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Film Comment News Digest: 5/26/14

By Gavin Smith on May 26, 2014

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Michael Haneke

Flashmob—that’s the title of the next Michael Haneke film, which will start shooting this summer. It’s a multi-character drama partly set in the U.S., and deals with what Haneke describes as “the fragile relationship between media and reality,” and focuses on a number of people who meet through the Internet, with their disparate stories brought together at the end by a flash mob … Derek Cianfrance is reeling in Michael Fassbender for the lead in The Light Between Oceans, an adaptation of M. L. Stedman's best-selling novel about a lighthouse keeper and his wife who discover a dead body and baby in a boat and decide to raise the child as their own. Complications will most assuredly ensue …  Fresh from jury duty at Cannes, Nicolas Winding Refn is next trying his hand at the horror genre, with The Bringing for Sony Pictures. It’s about a man investigating a death at Los Angeles’s notorious Cecil Hotel, once home to serial killer Richard Ramirez and known for its long history of murders and suicides (consult Wikipedia for the gruesome details). Shades of Refn’s Fear X maybe? …

Katherine Bigelow

Tom Hardy teams with Kathryn Bigelow and producer Megan Ellison on an adaptation of The True American, a nonfiction book by Anand Giridharadas. Set in Dallas in the days following 9/11, it focuses on the relationship between Mark Stroman, who went on a killing spree targeting men he wrongly thought were Arab, and Raisuddin Bhuiyan, a Bangladeshi-born convenience-store clerk who was shot by Stroman but survived … Michael Winterbottom’s new film The Vatican Connection, is based on the true story of NYPD Detective Joe Coffey who uncovered a global trail of intrigue involving billions of dollars, Vatican bankers, and a shadowy worldwide conspiracy. Any role in there for Steve Coogan? … Twelve years after his unfortunate first effort at fiction (Book of Shadows: Blair Witch 2), documentary director Joe Berlinger takes another swing at it with Facing the Wind. Alessandro Nivola plays a mentally unstable man who seeks redemption after killing his wife and children. It co-stars Vera Farmiga, Evan Rachel Wood, Rita Wilson, and Jennifer Beals, and, happily, it’s based on a true story … Also in the works are Steven, an unauthorized biopic about Morrissey by Mark Gil, focusing on how the singer overcame his troubled childhood to become a star; and Lust for Life, a biopic about David Bowie and Iggy Pop’s Berlin years, which is finally going into production after being announced over a year ago …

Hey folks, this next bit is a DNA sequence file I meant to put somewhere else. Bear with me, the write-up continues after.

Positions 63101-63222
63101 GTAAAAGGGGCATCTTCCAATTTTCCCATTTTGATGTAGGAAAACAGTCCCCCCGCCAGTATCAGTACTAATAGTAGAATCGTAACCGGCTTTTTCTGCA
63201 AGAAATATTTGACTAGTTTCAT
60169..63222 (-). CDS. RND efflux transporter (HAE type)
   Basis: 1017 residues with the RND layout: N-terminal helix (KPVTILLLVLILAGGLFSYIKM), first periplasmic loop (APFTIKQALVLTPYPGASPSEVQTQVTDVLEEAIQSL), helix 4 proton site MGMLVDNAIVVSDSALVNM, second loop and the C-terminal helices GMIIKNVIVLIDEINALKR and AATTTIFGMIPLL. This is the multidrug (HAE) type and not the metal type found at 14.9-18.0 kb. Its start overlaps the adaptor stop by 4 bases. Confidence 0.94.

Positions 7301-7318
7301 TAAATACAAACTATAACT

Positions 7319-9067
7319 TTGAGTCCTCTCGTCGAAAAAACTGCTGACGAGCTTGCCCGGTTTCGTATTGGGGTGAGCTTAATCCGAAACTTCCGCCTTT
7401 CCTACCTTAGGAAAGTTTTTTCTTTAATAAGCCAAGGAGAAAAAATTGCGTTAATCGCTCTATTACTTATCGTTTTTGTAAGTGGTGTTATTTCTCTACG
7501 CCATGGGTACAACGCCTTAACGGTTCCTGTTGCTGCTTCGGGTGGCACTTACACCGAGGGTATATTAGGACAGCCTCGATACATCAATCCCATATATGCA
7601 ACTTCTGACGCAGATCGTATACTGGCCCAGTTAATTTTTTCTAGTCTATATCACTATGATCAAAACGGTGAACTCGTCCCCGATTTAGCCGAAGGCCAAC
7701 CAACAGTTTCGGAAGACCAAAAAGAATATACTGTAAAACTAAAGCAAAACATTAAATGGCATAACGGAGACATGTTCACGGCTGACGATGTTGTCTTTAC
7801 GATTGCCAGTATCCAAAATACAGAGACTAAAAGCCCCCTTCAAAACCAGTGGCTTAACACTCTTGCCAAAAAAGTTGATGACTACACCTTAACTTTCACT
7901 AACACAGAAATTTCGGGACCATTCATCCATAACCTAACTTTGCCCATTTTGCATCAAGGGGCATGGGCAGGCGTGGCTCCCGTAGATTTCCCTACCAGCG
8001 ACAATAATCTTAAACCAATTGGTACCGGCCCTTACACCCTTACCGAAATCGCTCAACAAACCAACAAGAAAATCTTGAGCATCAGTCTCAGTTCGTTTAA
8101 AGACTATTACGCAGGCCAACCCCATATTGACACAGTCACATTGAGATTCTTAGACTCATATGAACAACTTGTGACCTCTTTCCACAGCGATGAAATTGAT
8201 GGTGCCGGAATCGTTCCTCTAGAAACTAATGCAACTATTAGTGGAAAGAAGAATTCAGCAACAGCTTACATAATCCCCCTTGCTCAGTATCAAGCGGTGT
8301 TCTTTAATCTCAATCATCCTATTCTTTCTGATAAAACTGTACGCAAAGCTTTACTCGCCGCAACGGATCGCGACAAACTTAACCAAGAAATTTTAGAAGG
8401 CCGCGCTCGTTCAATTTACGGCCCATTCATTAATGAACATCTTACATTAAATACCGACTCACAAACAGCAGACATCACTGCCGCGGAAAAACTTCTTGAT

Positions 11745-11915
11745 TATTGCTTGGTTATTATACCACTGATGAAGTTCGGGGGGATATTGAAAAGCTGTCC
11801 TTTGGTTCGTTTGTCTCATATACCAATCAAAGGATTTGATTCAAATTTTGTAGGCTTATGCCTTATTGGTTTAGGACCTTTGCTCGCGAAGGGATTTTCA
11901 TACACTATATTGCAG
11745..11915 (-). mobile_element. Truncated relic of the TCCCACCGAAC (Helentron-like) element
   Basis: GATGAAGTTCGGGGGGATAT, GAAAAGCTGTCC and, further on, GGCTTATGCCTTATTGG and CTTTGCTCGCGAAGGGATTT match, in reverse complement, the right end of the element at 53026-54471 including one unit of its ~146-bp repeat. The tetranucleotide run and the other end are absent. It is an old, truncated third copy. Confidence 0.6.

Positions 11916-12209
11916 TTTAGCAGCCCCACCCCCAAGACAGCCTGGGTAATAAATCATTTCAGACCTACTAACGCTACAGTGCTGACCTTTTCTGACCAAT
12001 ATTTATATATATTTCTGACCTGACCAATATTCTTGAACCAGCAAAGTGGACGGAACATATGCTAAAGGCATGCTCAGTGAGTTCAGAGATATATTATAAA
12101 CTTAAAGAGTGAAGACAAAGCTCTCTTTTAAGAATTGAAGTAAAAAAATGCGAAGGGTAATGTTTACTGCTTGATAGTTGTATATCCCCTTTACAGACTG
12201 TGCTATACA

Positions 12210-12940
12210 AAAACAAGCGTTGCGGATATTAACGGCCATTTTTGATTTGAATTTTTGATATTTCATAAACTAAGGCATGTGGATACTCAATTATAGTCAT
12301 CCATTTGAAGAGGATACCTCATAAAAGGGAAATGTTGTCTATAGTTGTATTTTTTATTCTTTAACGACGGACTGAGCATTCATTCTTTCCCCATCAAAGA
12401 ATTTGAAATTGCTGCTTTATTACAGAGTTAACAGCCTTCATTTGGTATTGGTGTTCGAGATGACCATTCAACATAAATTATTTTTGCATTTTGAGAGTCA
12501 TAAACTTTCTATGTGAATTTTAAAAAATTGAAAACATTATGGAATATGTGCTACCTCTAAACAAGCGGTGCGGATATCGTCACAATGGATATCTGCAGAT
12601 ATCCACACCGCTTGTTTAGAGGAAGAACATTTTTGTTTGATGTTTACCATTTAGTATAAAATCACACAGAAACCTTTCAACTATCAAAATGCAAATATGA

The Search Michel Hazanavicius

The Search

In 2011 Michel Hazanavicius was the darling of Cannes for The Artist, but this year he was reviled for his “important message film” The Search. Will Will, the director’s official Hollywood sellout comedy, raise his stock with the fickle French and international press corps? With a little help from his friends (producers Will Ferrell and Adam McKay), Will will star Zach Galifianakis and focuses on the relationship between a “rebellious guardian angel” and the titular protagonist, expected to be played by Paul Rudd. So it’s back to the drawing board for Tom Hanks and writer Eric Roth, who had Hazanavicius lined up to direct In the Garden of Beasts, the story of William Dodd, America’s ambassador to the Nazi Germany just prior to World War II, with Hanks as Dodd and Natalie Portman as his daughter … 

Jia Zhang-ke

And another Cannes 2014 juror, Jia Zhang-ke, has new project, Mountains May Depart.  Described as a “voyage into the future,” and the first Jia film to be partly shot outside of China, it’s a triptych spanning four decades, beginning in the 1990s with a young man spurned by his lover—played by Jia muse Zhao Tao—who abandons him to marry a rich mine owner. The film then jumps to the present day as the man re-encounters her, now divorced and estranged from her son, and finally shifts to Australia in 2025, to focus on the son, who is living a meaningless existence working in a casino ... Also entering uncharted waters, Catherine Breillat is embarking on her first English-language film, Bridge of Floating Dreams. Set in Japan in the mid-Sixties, it centers on the relationship between a young Australian backpacker and a nightclub hostess, and also features an Austrian forger and a street-wise wannabe Yakuza. Attempting to elucidate, the director said: “In the relationship there is something of ‘romance’ but more flamboyant and carnal; more romantic and Romanesque.” Thanks for that “clarification.”

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